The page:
Importance of Technician Certification for Working in the Automotive Industry

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If you are interested in autos and how they work, and you must be if you are reading this article, you have probably been asked more than once, "Where can I find a good mechanic?"

Whom can a person trust? Who has the proper skills and knowledge? It is very difficult to tell. There has been much talk lately regarding the licensing of automobile repair people, but is that the way things should be? Is that how they will be?

Perhaps licensing will be a fact of life for the technician of the future all across the nation. Canada licenses its motor vehicle mechanics in a program supervised by provincial governments. The state of Michigan has already adopted an automotive technician licensing program. It may be the only solution to a bad situation, or at least the most palatable of alternatives.



THE TESTS

There are eight tests for the general automotive technician: engine repair, automatic transmission/transaxle, manual drive train and axles, suspension and steering, brakes, electrical systems, heating and air-conditioning, and engine performance (which was previously called engine tune-up).

In addition, there are eight tests for heavy-duty truck mechanics, and five tests for auto body repairers and painters.

All tests are multiple choice and are problem oriented. For example, a test question might be, "A vehicle with a computer-controlled (feedback) engine has poor gas mileage. Engine tests show a rich mixture. Technician A says that a bad oxygen (02) sensor could be the cause. Technician B says that a bad intake air temperature sensor could be the cause. Who is right?"

A. A only

B. Bonly

C. Both A and B

D. Neither A nor B

For anyone who is very familiar with the particular area being tested, the tests may seem rather easy. Other tests may seem extremely difficult. This sim-ply points out the technician's weakness in one area and confirms expertise in another. The tests can be taken any number of times as long as the applicant pays the test fee. It is a good barometer of how well he or she knows his or her stuff. It is also a great way to force oneself to learn what is needed to pass a particular test.

The duty task lists given here are only in outline form. Some categories are expanded to show more detail. For the full list of requirements, together with sample questions and answers, contact ASE.

Automobile Technician

Engine Repair (Test Al)

A. General engine diagnosis

B. Cylinder head and valve train diagnosis and repair

C. Engine block diagnosis and repair

D. Lubrication and cooling system diagnosis and repair

E. Fuel, electrical, ignition, and exhaust systems inspection and service

Engine Performance (Test A8)

A. General engine diagnosis

B. Ignition system diagnosis and repair

C. Fuel, air induction, and exhaust systems diagnosis and repair

D. Emissions control systems diagnosis and repair

E. Computerized engine controls diagnosis and repair

1. Diagnose the causes of emissions problems resulting from failure of computerized engine controls.

2. Perform analytic/diagnostic procedures on vehicles with on-board diagnostic computer systems; determine needed action.

3. Inspect, test, adjust, and replace sensor, control, and actuator components and circuits of computerized engine control systems.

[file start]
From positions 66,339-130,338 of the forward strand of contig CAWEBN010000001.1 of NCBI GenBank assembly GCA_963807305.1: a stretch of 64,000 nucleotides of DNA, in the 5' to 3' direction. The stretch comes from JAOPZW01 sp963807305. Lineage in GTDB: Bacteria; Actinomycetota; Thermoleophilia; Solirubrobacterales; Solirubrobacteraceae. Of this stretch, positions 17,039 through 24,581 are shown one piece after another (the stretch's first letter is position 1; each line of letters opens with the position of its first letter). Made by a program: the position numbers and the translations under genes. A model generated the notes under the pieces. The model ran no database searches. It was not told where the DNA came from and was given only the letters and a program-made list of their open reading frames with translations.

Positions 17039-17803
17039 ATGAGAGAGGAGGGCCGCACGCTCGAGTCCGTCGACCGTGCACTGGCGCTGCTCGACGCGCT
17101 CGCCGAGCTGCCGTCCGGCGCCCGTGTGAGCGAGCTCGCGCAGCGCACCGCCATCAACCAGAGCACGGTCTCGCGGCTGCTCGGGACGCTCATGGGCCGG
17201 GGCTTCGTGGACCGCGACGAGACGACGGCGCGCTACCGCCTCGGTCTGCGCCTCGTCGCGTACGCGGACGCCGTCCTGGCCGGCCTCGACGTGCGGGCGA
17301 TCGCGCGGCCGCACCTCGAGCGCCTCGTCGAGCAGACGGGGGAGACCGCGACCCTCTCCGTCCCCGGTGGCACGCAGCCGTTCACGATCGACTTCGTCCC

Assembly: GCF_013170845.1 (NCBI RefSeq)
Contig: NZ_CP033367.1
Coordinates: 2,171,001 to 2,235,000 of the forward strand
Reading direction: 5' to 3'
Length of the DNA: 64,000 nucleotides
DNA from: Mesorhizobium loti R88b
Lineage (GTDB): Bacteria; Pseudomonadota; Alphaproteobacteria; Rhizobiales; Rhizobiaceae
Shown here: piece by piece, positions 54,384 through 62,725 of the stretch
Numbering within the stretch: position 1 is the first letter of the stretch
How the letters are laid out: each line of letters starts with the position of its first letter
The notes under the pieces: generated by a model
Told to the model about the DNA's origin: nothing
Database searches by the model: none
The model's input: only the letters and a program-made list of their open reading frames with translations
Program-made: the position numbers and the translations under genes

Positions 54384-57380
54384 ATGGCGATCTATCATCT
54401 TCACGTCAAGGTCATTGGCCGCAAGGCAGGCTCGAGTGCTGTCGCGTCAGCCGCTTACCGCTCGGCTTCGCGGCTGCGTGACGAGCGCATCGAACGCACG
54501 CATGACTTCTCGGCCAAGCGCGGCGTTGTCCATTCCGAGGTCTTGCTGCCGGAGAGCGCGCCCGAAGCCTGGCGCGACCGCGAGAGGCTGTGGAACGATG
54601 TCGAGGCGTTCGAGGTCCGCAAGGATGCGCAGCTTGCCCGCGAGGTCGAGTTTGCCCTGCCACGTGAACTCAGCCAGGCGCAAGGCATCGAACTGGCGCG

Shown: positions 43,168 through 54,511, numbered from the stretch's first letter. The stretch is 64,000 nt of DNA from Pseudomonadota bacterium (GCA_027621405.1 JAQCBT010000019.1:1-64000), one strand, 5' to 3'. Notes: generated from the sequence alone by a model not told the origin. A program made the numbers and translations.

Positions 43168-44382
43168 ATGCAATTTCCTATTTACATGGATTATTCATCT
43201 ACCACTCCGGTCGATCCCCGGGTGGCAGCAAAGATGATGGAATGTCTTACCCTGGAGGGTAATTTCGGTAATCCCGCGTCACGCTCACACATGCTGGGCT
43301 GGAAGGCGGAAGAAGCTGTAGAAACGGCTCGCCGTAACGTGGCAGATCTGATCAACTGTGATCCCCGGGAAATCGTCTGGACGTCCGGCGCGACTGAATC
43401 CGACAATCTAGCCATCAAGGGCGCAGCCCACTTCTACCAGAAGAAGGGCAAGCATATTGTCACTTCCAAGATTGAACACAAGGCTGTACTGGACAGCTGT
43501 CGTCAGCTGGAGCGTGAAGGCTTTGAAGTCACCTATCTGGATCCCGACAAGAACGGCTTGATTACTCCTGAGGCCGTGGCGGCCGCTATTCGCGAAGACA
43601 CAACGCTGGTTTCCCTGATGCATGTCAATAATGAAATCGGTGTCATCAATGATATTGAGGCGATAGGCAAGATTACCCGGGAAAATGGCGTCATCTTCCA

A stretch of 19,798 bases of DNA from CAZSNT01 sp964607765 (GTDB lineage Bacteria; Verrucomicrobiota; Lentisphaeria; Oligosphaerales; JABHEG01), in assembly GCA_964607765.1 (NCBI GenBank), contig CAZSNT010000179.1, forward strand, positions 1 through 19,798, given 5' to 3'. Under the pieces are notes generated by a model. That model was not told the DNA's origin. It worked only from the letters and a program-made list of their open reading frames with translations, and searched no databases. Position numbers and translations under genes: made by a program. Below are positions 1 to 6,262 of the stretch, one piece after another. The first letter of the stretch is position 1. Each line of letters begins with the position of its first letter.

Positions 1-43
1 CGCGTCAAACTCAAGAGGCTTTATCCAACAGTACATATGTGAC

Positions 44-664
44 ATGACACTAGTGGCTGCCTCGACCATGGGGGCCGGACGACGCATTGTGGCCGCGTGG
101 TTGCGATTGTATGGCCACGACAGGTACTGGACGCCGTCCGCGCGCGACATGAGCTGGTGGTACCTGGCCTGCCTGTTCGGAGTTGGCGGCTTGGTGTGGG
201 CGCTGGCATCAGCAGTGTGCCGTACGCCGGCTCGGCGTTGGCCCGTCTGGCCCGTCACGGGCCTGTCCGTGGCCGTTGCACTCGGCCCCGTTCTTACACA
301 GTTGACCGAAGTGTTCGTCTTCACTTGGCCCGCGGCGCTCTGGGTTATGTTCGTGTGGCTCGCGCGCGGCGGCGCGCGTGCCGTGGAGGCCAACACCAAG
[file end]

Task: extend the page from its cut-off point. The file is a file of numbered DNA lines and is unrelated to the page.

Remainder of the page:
4. Use and interpret digital multimeter (DMM) readings.

5. Read and interpret technical literature (service publications and information).

6. Test, remove, inspect, clean, service, and repair or replace power distribution circuits and connections.

7. Practice recommended precautions when handling static sensitive devices.

8. Diagnose drivability and emissions problems resulting from failures of inter-dependent systems (security alarms, torque controls, suspension controls, traction controls, torque management, A/C, and similar systems).

F. Engine electrical systems diagnosis and repair.

Medium/Heavy Truck Technician

Diesel Engine (Test T2)

A. General engine diagnosis

B. Cylinder head and valve train diagnosis and repair

C. Engine block diagnosis and repair

D. Lubrication and cooling system diagnosis and repair

E. Air induction and exhaust systems diagnosis and repair

F. Fuel system diagnosis and repair

G. Starting system diagnosis and repair

H. Engine brakes

Collision Repair and Refinishing

Painting and Refinishing (Test B2)

A. Surface preparation

B. Spray gun operation and related, equipment

C. Paint mixing, matching, and applying

D. Solving paint application problems

E. Finish defects, causes, and cures

F. Safety precautions and miscellaneous

Structural Analysis and Damage Repair (Test B4)

A. Frame inspection and repair

B. Unibody inspection, measurement, and repair

C. Stationary glass

D. Metal welding and cutting

BENEFITS

The institute strongly believes that certification helps everyone. The technicians gain prestige and recognition, and their value to their employers is definitely increased. The test results let technicians know areas of strength as well as weaknesses, so they can decide where additional training is needed.

Employers benefit because they can market certified technicians to customers. The institute provides signs advertising that an employer hires technicians who are certified by the ASE. The employer also uses this to advantage in media advertising. But the most important benefit is to the consumer, the motoring public. The motorists benefit because they now can look for and choose a mechanic who has proven skills, as opposed to one who just claims to be a mechanic. The motorist can tell at a glance who is a bona fide technician.
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